Normally, I don’t concern myself with drama surrounding the beauty pageant world, but this story intrigues me.
Apparently, Miss England, Georgia Horsley is being advised to put on weight for the upcoming Miss World Competition.
It seems the Miss World judges favor curvier women.
I believe they favor curvier women now, due to the outcry in the past year or two that stick thin, heroin-addict-looking models should not be a beauty ideal… and I agree with that.
Clearly, Horsley's advisors are concerned with winning, and their suggestion is just that… a suggestion, in the direction of having their girl win the crown.
This woman is no stick figure. She says she has an athletic, almost boyish figure that she doesn't feel looks unhealthy at all. I have to agree.
What I admire most is Horsley's attitude in the interview with Meredith Vieria. http://www.msnbc.msn.com/id/21486415/?GT1=10450
She’s a good sport. Okay, I’ll try eating more, but if it changes my figure in a way I’m not proud of, I’m scrapping the whole plan.
But here’s the thing. I am very supportive of the effort to promote healthy body images. I think Dove’s campaign for real beauty is REMARKABLE!
http://www.youtube.com/watch?v=JaH4y6ZjSfE (watch: Dove Onslaught. part of it is hard to watch but stick it out, the end is key.)
(this one is awesome too: http://www.youtube.com/watch?v=iYhCn0jf46U )
Yes! Women with curves are beautiful. But guess what! So is a healthy, lean, athletic body.
I, like Miss Georgia Horsley, will never be a curvy woman. If I put on weight, I’d just be a thicker stick! Just because I’m naturally thin doesn't mean I’m anorexic or unhealthy.
It always bothers me when, voices in support of realistic body images use the phrase ‘Real Women’. Does that mean that if I'm thin I’m somehow not real? Am I not a complete woman because I don’t have curves?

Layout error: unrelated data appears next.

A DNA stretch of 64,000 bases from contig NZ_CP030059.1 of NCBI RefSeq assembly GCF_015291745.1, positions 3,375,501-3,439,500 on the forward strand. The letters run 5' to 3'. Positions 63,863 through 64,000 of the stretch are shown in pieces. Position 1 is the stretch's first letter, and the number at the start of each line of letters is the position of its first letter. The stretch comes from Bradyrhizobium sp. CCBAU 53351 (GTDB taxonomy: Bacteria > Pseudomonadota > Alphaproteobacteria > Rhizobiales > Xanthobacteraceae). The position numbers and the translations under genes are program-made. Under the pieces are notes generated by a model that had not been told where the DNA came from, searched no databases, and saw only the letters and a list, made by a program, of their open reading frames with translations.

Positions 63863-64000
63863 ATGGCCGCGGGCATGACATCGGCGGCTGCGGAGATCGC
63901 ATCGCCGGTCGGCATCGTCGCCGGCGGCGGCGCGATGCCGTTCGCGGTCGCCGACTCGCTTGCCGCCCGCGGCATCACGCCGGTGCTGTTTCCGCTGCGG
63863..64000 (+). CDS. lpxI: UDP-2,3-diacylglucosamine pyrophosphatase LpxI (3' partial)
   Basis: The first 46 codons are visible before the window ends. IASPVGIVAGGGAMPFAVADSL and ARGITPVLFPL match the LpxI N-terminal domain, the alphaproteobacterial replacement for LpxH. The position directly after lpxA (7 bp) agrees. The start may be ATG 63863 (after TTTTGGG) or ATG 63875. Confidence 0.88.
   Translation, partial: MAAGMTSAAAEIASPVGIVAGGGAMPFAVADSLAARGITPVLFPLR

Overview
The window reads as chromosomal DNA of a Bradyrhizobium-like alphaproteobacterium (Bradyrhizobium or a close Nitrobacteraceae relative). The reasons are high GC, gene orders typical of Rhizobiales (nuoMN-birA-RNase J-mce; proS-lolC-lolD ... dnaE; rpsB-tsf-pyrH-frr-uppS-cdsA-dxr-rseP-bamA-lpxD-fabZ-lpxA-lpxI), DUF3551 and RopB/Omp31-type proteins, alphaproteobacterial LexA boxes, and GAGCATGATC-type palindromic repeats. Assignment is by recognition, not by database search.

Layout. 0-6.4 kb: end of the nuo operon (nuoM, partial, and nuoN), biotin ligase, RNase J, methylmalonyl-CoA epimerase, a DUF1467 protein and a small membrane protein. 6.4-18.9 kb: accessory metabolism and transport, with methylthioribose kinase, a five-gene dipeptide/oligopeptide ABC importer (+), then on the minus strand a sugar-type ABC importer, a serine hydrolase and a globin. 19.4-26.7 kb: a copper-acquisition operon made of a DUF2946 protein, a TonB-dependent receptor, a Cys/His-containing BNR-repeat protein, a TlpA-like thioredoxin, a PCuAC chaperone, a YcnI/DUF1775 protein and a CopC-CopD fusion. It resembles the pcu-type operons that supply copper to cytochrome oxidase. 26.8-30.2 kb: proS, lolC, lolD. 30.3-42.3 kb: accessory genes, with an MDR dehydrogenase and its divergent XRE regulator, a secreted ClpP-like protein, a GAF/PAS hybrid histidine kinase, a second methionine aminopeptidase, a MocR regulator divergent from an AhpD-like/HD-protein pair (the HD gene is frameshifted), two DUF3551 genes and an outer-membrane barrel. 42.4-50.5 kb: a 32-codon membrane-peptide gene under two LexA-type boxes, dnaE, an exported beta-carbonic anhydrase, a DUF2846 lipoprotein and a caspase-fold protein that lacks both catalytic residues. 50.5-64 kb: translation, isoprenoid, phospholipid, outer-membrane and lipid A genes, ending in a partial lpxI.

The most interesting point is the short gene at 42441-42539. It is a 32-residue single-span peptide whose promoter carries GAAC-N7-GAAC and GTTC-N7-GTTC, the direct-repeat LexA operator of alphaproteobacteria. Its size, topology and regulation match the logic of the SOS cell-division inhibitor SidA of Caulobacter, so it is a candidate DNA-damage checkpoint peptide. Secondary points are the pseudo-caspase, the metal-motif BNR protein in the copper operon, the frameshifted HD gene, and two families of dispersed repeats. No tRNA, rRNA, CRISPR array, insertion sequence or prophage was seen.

When we support a healthy body image… shouldn't that be all inclusive? Do we really want thin, athletic girls to feel less than? Why can’t we just accept people as they are? As long as you are healthy, strong and mobile – why point fingers?
What really bothers me are the stargazers who feel obliged to 'diagnose' certain celebrities with anorexia. Ellen Pompeo & Sandra Oh (Grey’s Anatomy), Calista Flockhart (Ally McBeal, Brothers and Sisters) for example.
I championed Ellen Pompeo when she spoke up to Entertainment Tonight reporters this summer, saying it’s very dangerous to assign eating disorders to people just based on their appearance. (of course very little was made of that – which was disappointing) Clearly, the entertainment media wants to hold on to thin women as their scapegoats.
Allow me to explain why I feel so strongly about this.
I recall Health class in junior high. Part of the curriculum surrounding healthy eating, included a discussion of the eating disorders Anorexia and Bulimia. I remember the whole class turning around to stare at me.
Yes, I was a walking twig with knobby knees as large as my head.
I wanted to scream, “Didn't you just hear the definition? Those disorders involve a distorted body image and an obsession with food! I know I’m thin. And I probably eat more than any of the rest of you. (and I don’t barf either!)”
It wasn't until college that I found the words that worked.
Girls in the dorm and in my classes would tell me how jealous they were of my size, saying, “You’re so lucky. You’re anorexic."
My blood boiled. They claimed it was a compliment.
Finally I told them, "So if I said that you look like an alcoholic... would you take it as a compliment?"
Bottom line. To promote a healthy body image for all women, let’s just accept one another as we are. I won’t criticize women with sexy curves. And they won’t criticize the women who don’t have to struggle to be thin.
Having a thin, athletic body is no more a sign of disease than being blessed with ample breast tissue without surgery. Or having bigger hips after a few pregnancies.
As long as we’re strong and healthy and eat well – let’s celebrate one another!
Love your body for what it is capable of! What it looks like is inconsequential.